Principles Patterns Follow: Separation of Concerns

Good design separates things that change for independent reasons. This is often called the “Separation of Concerns” (Edsger Dijkstra) and applies to many different aspects of design, process, and analysis.

Here are some examples of aspects of an entity that should ideally be handled separately from one another:

  • The conceptual aspect: What it is
  • The specification aspect: How to use it
  • The implementation aspect: How it works
  • The creation aspect: How it is made
  • The selection aspect: How it is chosen
  • The workflow view: How it collaborates


  • The factory for an entity should make it but not use it.
  • The clients to an entity should use it but not make it.
  • Entities should be able to couple to each other conceptually, without also doing so concretely.
  • Two entities should be able to interact in different ways with the same third entity.

By “entity,” I mean class, method, function, subsystem, or anything that creates behavior in a system. Patterns separate concerns in various ways, depending on what the concerns are.

Principles Patterns Follow: Dependency Inversion

In 1996, Robert Martin postulated, “High level modules should not depend on low level modules; both should depend on abstractions. Abstractions should not depend on details. Details should depend upon abstractions.”

When objects interact, they do so through some kind of interface. An interface is always an abstraction of some kind. The first part of this principle is about making sure these abstractions are not tied to specific implementations.

But there is more to consider. How is an interface created? Based on what? What should the methods of a service look like, and what should the signatures of those methods be?

In both cases, we should avoid basing an interface on how the entity functions (its implementation). Rather it should be based on how it will be used (the conceptual, or abstract view of the behavior in question).

Test-first promotes this because the first time an interface is accessed, it is by the test and also before the implementation has been created. The influence must be from use. The test is the first user/client of the behavior.

The patterns all display this kind of dependency inversion, and therefore each is an example of why this principle is so crucial in keeping systems cleanly maintainable.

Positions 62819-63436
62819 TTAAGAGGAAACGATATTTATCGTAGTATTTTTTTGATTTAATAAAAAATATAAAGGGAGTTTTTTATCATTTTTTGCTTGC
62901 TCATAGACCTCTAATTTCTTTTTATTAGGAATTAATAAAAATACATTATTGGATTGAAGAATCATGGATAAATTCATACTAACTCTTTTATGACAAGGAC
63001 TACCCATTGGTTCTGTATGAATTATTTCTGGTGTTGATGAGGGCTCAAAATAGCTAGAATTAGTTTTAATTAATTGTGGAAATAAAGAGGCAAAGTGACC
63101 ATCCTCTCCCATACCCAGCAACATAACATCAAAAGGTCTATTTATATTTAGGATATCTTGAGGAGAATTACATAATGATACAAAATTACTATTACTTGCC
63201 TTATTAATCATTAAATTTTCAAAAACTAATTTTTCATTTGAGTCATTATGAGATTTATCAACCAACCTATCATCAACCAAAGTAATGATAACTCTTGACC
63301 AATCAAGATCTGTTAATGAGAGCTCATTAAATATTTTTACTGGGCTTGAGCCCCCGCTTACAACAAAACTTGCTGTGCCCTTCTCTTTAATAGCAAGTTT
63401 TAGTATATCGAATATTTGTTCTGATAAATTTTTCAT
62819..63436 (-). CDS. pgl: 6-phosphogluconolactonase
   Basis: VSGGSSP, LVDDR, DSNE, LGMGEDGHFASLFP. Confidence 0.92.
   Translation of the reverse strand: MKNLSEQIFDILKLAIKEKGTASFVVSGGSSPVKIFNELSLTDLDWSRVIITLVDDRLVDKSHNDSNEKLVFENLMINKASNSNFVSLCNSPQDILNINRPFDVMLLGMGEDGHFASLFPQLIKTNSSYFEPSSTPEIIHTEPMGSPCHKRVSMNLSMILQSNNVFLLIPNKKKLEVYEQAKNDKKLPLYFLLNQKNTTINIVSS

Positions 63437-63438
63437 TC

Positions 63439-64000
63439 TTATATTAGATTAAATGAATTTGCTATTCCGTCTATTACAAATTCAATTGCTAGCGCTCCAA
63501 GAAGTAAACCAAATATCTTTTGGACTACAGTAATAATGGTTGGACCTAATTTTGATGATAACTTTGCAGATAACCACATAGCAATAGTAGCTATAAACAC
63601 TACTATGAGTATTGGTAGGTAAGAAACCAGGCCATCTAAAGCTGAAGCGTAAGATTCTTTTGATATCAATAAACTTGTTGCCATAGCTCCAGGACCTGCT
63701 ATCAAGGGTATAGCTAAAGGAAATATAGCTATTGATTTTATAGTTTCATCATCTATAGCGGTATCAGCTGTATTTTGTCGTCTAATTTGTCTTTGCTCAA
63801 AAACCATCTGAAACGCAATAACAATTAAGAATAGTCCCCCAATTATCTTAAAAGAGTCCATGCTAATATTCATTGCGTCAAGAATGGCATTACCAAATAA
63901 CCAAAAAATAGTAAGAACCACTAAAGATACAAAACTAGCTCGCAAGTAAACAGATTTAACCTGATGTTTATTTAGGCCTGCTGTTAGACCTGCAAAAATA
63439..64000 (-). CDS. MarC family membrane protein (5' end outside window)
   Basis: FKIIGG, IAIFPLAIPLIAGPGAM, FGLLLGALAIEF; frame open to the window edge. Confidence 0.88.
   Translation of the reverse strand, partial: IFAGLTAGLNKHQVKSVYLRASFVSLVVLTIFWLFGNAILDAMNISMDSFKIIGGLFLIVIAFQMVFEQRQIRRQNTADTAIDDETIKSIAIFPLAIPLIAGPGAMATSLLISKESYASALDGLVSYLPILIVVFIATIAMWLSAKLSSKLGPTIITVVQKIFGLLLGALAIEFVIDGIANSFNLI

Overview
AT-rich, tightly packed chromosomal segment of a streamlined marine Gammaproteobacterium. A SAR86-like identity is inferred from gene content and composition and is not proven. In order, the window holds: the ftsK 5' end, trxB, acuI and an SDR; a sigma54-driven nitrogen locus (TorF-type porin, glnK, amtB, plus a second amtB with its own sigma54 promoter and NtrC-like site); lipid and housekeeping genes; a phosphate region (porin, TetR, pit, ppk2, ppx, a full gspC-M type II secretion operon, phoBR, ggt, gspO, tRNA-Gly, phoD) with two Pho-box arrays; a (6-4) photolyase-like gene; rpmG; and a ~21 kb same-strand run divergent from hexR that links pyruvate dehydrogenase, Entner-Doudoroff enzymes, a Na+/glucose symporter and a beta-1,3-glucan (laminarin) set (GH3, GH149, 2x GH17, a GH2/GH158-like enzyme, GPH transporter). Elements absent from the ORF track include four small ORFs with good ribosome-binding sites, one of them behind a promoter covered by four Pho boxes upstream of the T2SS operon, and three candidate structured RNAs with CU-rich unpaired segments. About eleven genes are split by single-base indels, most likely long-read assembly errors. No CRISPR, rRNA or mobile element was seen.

Principles Patterns Follow: Liskov Substitution

Barbara Liskov (1987) stated, “Clients that use base classes must be able to use objects of derived classes without changing” (paraphrased).

When a class is derived from a base class, traditionally we call this an “is-a” relationship. But Liskov suggests we should instead consider it to be a “behaves-like” relationship and, when this determined to be untrue, then perhaps inheritance is being misused.

One place where I saw this in action was in scheduling. The system began with the concept of an “Event,” which had a start date, end date, start time, and end time.

Later, a “Day-Long Event” was added by sub-classing “Event” since a “Day-Long Event is an Event.” However, the Day-Long Event was altered such that the start and end times were locked at midnight-to-midnight since a “day is a 24-hour period.”

This caused problems when support for different time zones was added. Day-Long Events that were 12 AM-12 AM in one zone were 9 PM – 9 PM in others, spanning two days… A 24-hour period is not always a day; they did not “behave” the same way and therefore were not substitutable.

The patterns rigorously avoid this kind of mistake.

Principles Patterns Follow: Open-Closed

The “Open-Closed Principle” was coined in 1988 by Bertrand Meyer, based on an idea put forth earlier by Ivar Jacobsen.

It states, “Software entities (such as classes, modules, functions) should be open for extension, but closed to modification.”

What does this mean? It means that one aspect of strong design is that it allows new functions, features, behaviors, etc. to be added to a system in such a way that the previously existing code does not have to be altered.

Most experienced developers will tell you they would much prefer to make something new rather than change something old. This is because they have experienced both things and have found that making new things is less difficult, less dangerous, less time-consuming, and in general is something they feel more confident about.

How can this principle be achieved? You can make a system open-closed in many different ways, depending on what you want to be able to add later by cleanly plugging in a new entity.

Each design pattern follows open-closed in a different way, about a different thing or set of things. Understanding this is an interesting way to distinguish each pattern from the others. I will examine this aspect of each pattern as I explore it.

Qualities Patterns Share: Testability

Ideally, all software should be tested. That said, some designs are more easily tested than others. This “testability” factor can be very useful in determining the quality of a given design. Here are some reasons.

  • When a design is excessively coupled, then testing any class in it will require that many other parts of the system be created in the test. This can make tests complex to write and slow to run. The test will also fail for multiple reasons.
  • When a class has multiple responsibilities (weak cohesion) then those responsibilities must be tested together. The tests become difficult to read, write, and maintain.